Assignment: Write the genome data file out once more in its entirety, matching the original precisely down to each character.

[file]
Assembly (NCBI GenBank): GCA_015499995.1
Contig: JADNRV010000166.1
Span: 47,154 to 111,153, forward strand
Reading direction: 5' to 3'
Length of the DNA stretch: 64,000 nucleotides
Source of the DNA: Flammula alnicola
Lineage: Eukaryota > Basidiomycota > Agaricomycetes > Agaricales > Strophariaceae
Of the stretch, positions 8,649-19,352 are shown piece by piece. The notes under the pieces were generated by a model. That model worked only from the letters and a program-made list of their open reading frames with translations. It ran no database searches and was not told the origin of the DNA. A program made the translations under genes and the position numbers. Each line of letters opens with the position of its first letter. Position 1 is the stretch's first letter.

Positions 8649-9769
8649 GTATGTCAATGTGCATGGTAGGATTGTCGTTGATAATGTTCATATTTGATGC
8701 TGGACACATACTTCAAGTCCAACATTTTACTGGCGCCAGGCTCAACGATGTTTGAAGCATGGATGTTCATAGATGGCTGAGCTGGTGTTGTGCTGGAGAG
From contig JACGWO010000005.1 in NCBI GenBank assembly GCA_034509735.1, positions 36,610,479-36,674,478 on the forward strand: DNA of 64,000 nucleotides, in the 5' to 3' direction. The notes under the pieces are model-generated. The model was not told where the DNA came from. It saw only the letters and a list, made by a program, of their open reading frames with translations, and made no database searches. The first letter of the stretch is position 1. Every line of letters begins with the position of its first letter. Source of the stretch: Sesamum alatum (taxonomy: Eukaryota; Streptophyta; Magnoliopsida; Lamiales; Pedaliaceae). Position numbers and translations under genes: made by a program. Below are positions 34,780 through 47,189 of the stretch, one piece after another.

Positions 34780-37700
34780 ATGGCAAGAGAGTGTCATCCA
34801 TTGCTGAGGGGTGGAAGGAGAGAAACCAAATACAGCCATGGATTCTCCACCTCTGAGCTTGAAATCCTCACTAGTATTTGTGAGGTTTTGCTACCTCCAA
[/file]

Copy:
Assembly (NCBI GenBank): GCA_015499995.1
Contig: JADNRV010000166.1
Span: 47,154 to 111,153, forward strand
Reading direction: 5' to 3'
Length of the DNA stretch: 64,000 nucleotides
Source of the DNA: Flammula alnicola
Lineage: Eukaryota > Basidiomycota > Agaricomycetes > Agaricales > Strophariaceae
Of the stretch, positions 8,649-19,352 are shown piece by piece. The notes under the pieces were generated by a model. That model worked only from the letters and a program-made list of their open reading frames with translations. It ran no database searches and was not told the origin of the DNA. A program made the translations under genes and the position numbers. Each line of letters opens with the position of its first letter. Position 1 is the stretch's first letter.

Positions 8649-9769
8649 GTATGTCAATGTGCATGGTAGGATTGTCGTTGATAATGTTCATATTTGATGC
8701 TGGACACATACTTCAAGTCCAACATTTTACTGGCGCCAGGCTCAACGATGTTTGAAGCATGGATGTTCATAGATGGCTGAGCTGGTGTTGTGCTGGAGAG
From contig JACGWO010000005.1 in NCBI GenBank assembly GCA_034509735.1, positions 36,610,479-36,674,478 on the forward strand: DNA of 64,000 nucleotides, in the 5' to 3' direction. The notes under the pieces are model-generated. The model was not told where the DNA came from. It saw only the letters and a list, made by a program, of their open reading frames with translations, and made no database searches. The first letter of the stretch is position 1. Every line of letters begins with the position of its first letter. Source of the stretch: Sesamum alatum (taxonomy: Eukaryota; Streptophyta; Magnoliopsida; Lamiales; Pedaliaceae). Position numbers and translations under genes: made by a program. Below are positions 34,780 through 47,189 of the stretch, one piece after another.

Positions 34780-37700
34780 ATGGCAAGAGAGTGTCATCCA
34801 TTGCTGAGGGGTGGAAGGAGAGAAACCAAATACAGCCATGGATTCTCCACCTCTGAGCTTGAAATCCTCACTAGTATTTGTGAGGTTTTGCTACCTCCAA